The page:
4. Students take an AR Quiz

AR offers more than 150,000 quizzes of three types on both fiction and non-fiction titles. Children have many different options for taking AR Quizzes, including laptops, PCs and tablets as well as through the AR Student App available on Apple® devices.

5. Feedback 
Receive instant feedback. AR provides school staff with immediate information, helping them to monitor the comprehension skills of each child and inform further

 

Parent Partnership 

Helping children to make progress in reading is most successful when it is done in partnership between home and school. Before children attend school  they will have begun to explore the world of reading through sharing and exploring books with you. Once they have started to learn the skills required to read for themselves they need to practice frequently. Helping your child to master the lifelong skills of reading and becoming a fluent, independent reader who develops a love for reading is one of the most important ways you can support your child’s learning at home. 

It is important that the children in; 

  • EYFS and KS1 read for 15 minutes each night
  • KS2 read  for 20 minutes each night

This will also help to develop stamina for reading. 

How to promote reading at home

  • Display books around the home. Have a book shelf available where books can be kept and looked after.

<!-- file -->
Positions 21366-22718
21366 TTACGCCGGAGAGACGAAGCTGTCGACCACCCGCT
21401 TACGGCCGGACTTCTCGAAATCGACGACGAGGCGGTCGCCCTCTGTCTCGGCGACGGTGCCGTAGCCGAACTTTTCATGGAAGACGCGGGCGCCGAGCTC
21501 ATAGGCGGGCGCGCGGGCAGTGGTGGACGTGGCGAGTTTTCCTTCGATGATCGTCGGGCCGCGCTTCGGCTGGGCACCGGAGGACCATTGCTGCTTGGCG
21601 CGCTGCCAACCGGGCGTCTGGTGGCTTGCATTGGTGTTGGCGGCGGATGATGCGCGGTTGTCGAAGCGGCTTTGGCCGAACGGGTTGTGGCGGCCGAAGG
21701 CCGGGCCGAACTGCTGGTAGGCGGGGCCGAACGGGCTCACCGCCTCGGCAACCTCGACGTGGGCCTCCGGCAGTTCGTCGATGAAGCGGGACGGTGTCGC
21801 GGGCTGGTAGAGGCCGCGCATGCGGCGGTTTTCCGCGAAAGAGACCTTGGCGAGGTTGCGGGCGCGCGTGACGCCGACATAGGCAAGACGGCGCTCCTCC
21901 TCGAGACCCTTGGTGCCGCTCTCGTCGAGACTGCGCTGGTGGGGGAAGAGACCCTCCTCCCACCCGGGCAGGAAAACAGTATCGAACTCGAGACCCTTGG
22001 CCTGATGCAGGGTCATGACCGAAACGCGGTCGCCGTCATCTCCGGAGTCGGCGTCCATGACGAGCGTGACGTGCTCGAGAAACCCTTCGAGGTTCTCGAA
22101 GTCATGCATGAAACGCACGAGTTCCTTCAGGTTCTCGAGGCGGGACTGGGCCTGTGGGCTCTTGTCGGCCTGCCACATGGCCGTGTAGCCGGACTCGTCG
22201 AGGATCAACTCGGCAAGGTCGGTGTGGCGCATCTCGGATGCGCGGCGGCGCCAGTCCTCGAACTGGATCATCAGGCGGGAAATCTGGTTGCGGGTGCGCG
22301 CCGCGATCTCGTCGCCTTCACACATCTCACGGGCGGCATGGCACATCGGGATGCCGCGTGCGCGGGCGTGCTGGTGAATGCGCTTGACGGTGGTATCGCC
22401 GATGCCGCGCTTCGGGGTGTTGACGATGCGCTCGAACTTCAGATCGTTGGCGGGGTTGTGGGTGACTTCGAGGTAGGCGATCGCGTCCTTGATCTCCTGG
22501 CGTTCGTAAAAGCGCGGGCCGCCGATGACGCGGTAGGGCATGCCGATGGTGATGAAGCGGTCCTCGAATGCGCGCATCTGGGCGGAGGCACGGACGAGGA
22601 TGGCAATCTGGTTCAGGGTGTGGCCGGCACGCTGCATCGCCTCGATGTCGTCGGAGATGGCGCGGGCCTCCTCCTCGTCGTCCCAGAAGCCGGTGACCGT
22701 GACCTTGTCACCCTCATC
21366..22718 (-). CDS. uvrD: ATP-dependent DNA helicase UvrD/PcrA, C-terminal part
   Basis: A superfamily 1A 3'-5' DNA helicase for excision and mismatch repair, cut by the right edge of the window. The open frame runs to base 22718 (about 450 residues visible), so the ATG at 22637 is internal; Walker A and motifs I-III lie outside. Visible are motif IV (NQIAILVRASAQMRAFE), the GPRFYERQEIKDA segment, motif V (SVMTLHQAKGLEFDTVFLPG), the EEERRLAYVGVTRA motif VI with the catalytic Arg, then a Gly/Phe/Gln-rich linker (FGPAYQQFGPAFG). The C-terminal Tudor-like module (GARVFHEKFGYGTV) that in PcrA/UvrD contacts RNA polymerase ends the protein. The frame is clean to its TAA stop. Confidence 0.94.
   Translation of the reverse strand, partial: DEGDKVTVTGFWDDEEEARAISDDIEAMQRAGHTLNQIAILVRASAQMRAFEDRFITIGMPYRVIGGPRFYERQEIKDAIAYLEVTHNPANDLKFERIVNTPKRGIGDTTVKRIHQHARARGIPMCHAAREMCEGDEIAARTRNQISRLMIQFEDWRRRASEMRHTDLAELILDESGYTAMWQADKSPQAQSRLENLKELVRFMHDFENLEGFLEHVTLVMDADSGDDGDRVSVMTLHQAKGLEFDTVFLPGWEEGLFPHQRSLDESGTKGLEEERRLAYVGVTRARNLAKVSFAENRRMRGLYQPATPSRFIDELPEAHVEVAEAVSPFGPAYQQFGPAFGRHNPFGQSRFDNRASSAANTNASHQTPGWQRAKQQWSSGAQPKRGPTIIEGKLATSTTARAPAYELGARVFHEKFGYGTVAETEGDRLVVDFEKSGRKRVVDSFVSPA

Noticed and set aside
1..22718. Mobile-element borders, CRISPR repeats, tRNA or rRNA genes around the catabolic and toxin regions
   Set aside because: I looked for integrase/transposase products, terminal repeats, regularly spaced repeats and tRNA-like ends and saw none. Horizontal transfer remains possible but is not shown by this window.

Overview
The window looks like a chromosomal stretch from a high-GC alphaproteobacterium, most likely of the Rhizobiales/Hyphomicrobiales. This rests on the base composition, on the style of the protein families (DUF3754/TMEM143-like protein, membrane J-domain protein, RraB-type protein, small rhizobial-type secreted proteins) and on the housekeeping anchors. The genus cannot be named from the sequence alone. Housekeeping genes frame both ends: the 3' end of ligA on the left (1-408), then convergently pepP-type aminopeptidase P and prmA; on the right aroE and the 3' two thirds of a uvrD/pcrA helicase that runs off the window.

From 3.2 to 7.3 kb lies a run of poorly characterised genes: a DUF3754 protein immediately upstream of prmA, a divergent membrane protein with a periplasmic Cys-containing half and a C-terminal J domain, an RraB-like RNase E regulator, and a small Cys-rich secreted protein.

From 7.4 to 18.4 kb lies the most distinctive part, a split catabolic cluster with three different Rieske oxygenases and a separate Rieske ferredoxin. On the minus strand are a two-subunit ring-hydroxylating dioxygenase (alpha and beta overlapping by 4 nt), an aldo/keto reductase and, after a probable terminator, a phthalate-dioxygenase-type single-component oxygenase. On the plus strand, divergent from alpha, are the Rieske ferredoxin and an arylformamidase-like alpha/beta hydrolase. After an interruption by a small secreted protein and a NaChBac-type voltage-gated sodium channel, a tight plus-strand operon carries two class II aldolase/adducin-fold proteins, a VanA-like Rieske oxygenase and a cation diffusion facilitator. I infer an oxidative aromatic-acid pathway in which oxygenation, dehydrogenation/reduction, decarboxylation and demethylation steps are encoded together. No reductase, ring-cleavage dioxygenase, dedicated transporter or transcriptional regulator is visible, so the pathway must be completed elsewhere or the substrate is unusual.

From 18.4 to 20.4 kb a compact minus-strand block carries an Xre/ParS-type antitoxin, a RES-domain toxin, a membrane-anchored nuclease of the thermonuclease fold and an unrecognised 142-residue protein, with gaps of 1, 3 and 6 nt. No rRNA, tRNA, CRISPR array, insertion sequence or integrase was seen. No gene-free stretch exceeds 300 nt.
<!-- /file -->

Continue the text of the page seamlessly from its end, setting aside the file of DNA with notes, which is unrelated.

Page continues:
• Model reading by enjoying reading yourself.
  • Find a quiet place away from other interruptions.
  • Hold the book carefully taking care not to bend the pages. 
  • Spend a few minutes discussing the blurb, title and front cover before opening the book – What do you think this book is about?
  • Help and support your child if they get stuck on any words, do not simply tell them the words. Encourage them to work it out by locating digraphs and trigraphs within the word before encouraging them to segment and then blend the word back together. 
  • Ask your child questions to check their understanding of the text e.g. What was your favourite part? How did you feel about the main character? Which words show you that the character is happy? What do you think is going to happen next?
  • Give your child lots of praise and encouragement.

Reading to and with your child is an enjoyable and positive experience. Talking about the things you read; books, newspapers, instructions, recipes, shopping lists etc. demonstrates that reading is a useful and a meaningful activity. Ensure your child knows you value reading – let them see you reading too!

Even when your child becomes an independent reader, sharing bedtime stories will enable your child to enjoy literature, extend their vocabulary and comprehension of stories. It is also an enjoyable experience for both parents and children alike. Often these shared stories are memories that children carry with them for life. The more stories and books your child hears, the more they will want to read and the greater their vocabulary will become.

 

 Encourage your child to join the local library to widen their choice of books.

How to join the library | How to join the library | Stoke-on-Trent

 

National League Tables and Results

https://www.compare-school-performance.service.gov.uk/

Accelerated Reader (Quizzing)

 chttps://ukhosted11.renlearn.co.uk/2248093/default.aspx

 

Reading for pleasure at home